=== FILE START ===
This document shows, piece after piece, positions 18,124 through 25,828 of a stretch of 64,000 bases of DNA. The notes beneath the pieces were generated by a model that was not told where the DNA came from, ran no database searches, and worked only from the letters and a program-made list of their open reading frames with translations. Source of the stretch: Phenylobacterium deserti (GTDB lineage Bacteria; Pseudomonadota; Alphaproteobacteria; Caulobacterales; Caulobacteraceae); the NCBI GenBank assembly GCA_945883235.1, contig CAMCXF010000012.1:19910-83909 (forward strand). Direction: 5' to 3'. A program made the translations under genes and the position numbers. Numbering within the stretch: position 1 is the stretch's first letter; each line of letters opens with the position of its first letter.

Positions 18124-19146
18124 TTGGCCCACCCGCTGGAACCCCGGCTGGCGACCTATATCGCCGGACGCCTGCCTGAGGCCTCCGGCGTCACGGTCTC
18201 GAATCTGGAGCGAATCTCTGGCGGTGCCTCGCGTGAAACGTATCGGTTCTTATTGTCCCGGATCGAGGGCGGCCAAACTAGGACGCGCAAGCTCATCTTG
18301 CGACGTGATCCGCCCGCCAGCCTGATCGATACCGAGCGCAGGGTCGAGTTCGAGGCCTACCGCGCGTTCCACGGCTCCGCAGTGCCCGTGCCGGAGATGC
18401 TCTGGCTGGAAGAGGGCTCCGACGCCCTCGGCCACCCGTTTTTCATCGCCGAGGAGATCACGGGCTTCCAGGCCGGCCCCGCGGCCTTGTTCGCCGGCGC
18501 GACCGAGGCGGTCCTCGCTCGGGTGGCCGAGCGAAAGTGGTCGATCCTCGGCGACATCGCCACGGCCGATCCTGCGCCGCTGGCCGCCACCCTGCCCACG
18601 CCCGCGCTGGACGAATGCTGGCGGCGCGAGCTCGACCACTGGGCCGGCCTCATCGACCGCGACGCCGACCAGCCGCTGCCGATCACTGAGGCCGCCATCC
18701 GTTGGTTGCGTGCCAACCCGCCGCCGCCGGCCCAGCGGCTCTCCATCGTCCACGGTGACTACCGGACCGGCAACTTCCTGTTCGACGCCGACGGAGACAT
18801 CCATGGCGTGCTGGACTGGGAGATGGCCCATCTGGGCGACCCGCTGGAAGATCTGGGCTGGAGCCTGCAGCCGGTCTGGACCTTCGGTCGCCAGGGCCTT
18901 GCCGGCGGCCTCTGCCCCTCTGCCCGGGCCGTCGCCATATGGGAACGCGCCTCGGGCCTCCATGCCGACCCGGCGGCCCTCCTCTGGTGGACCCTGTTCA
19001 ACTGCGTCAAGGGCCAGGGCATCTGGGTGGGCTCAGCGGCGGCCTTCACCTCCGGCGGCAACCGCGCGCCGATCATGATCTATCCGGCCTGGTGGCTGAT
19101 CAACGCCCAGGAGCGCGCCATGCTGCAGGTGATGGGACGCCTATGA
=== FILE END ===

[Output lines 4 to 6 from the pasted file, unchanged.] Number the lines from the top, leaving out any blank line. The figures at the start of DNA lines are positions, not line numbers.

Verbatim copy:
18201 GAATCTGGAGCGAATCTCTGGCGGTGCCTCGCGTGAAACGTATCGGTTCTTATTGTCCCGGATCGAGGGCGGCCAAACTAGGACGCGCAAGCTCATCTTG
18301 CGACGTGATCCGCCCGCCAGCCTGATCGATACCGAGCGCAGGGTCGAGTTCGAGGCCTACCGCGCGTTCCACGGCTCCGCAGTGCCCGTGCCGGAGATGC
18401 TCTGGCTGGAAGAGGGCTCCGACGCCCTCGGCCACCCGTTTTTCATCGCCGAGGAGATCACGGGCTTCCAGGCCGGCCCCGCGGCCTTGTTCGCCGGCGC